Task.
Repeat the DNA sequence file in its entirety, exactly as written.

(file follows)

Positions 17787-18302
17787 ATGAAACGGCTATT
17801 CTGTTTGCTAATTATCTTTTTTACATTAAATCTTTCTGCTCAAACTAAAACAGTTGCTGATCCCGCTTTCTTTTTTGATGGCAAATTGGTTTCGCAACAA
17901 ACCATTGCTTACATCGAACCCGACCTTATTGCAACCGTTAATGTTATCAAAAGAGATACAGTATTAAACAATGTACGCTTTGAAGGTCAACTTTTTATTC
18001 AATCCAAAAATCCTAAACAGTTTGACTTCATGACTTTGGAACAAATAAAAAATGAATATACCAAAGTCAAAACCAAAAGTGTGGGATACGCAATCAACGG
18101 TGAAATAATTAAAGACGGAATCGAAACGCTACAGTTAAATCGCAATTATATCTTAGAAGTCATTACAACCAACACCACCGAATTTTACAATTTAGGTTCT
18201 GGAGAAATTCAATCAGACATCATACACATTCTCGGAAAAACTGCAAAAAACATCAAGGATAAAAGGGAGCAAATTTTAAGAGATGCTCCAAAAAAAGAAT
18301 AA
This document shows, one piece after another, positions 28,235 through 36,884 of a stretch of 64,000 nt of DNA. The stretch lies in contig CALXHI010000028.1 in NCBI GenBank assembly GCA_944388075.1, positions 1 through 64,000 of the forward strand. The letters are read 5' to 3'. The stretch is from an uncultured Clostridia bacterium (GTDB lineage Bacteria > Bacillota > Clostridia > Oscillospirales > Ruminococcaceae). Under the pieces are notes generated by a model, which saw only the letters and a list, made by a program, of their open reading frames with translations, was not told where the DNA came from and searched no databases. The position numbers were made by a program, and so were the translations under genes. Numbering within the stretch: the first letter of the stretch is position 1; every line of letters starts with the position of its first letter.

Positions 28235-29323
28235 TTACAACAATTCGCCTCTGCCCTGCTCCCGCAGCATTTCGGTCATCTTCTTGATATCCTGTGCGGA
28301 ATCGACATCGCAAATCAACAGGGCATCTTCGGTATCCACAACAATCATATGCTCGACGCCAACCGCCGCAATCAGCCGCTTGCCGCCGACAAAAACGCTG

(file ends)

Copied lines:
Positions 17787-18302
17787 ATGAAACGGCTATT
17801 CTGTTTGCTAATTATCTTTTTTACATTAAATCTTTCTGCTCAAACTAAAACAGTTGCTGATCCCGCTTTCTTTTTTGATGGCAAATTGGTTTCGCAACAA
17901 ACCATTGCTTACATCGAACCCGACCTTATTGCAACCGTTAATGTTATCAAAAGAGATACAGTATTAAACAATGTACGCTTTGAAGGTCAACTTTTTATTC
18001 AATCCAAAAATCCTAAACAGTTTGACTTCATGACTTTGGAACAAATAAAAAATGAATATACCAAAGTCAAAACCAAAAGTGTGGGATACGCAATCAACGG
18101 TGAAATAATTAAAGACGGAATCGAAACGCTACAGTTAAATCGCAATTATATCTTAGAAGTCATTACAACCAACACCACCGAATTTTACAATTTAGGTTCT
18201 GGAGAAATTCAATCAGACATCATACACATTCTCGGAAAAACTGCAAAAAACATCAAGGATAAAAGGGAGCAAATTTTAAGAGATGCTCCAAAAAAAGAAT
18301 AA
This document shows, one piece after another, positions 28,235 through 36,884 of a stretch of 64,000 nt of DNA. The stretch lies in contig CALXHI010000028.1 in NCBI GenBank assembly GCA_944388075.1, positions 1 through 64,000 of the forward strand. The letters are read 5' to 3'. The stretch is from an uncultured Clostridia bacterium (GTDB lineage Bacteria > Bacillota > Clostridia > Oscillospirales > Ruminococcaceae). Under the pieces are notes generated by a model, which saw only the letters and a list, made by a program, of their open reading frames with translations, was not told where the DNA came from and searched no databases. The position numbers were made by a program, and so were the translations under genes. Numbering within the stretch: the first letter of the stretch is position 1; every line of letters starts with the position of its first letter.

Positions 28235-29323
28235 TTACAACAATTCGCCTCTGCCCTGCTCCCGCAGCATTTCGGTCATCTTCTTGATATCCTGTGCGGA
28301 ATCGACATCGCAAATCAACAGGGCATCTTCGGTATCCACAACAATCATATGCTCGACGCCAACCGCCGCAATCAGCCGCTTGCCGCCGACAAAAACGCTG